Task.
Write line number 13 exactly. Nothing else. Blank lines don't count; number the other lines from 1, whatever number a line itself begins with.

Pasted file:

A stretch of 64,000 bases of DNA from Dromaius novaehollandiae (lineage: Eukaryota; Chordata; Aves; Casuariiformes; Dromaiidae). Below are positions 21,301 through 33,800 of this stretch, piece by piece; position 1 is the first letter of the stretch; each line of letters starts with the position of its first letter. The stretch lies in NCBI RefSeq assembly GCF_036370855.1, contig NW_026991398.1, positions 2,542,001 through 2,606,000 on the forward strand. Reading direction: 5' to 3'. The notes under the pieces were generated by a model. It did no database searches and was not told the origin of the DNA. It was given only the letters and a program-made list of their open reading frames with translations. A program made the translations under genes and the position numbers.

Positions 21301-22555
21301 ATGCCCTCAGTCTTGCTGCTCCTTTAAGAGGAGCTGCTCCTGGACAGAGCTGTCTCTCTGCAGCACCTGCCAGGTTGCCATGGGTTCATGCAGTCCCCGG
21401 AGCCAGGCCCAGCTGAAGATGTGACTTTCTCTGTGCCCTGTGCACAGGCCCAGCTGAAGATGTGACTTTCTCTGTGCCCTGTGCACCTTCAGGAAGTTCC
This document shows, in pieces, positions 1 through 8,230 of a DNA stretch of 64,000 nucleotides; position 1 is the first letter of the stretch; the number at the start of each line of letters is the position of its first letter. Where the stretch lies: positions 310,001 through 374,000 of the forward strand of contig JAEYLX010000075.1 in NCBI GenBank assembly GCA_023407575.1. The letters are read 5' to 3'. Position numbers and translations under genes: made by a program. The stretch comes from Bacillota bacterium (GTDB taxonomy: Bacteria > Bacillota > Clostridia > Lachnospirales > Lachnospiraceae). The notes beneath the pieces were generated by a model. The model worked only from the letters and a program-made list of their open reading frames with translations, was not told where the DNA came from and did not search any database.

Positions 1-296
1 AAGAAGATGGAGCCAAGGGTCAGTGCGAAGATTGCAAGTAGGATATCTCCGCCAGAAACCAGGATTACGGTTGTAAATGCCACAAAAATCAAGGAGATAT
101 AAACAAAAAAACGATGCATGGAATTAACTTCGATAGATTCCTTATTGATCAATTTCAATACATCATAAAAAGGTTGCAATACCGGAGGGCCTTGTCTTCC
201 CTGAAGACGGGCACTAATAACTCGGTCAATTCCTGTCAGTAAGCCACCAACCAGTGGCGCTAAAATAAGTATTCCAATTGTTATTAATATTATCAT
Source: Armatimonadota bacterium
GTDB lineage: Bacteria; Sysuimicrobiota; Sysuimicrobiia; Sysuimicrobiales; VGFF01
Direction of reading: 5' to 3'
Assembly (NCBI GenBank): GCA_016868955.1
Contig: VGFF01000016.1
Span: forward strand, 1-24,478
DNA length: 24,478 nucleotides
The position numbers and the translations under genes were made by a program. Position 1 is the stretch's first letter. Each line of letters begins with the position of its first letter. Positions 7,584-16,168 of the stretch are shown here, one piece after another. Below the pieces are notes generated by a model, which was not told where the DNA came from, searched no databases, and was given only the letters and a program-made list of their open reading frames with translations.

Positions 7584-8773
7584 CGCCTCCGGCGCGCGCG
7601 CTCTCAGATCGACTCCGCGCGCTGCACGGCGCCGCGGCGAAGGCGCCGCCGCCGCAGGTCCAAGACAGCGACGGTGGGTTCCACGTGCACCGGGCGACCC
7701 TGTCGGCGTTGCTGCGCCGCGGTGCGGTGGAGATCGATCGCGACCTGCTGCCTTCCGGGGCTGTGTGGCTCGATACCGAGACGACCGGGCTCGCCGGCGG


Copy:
Assembly (NCBI GenBank): GCA_016868955.1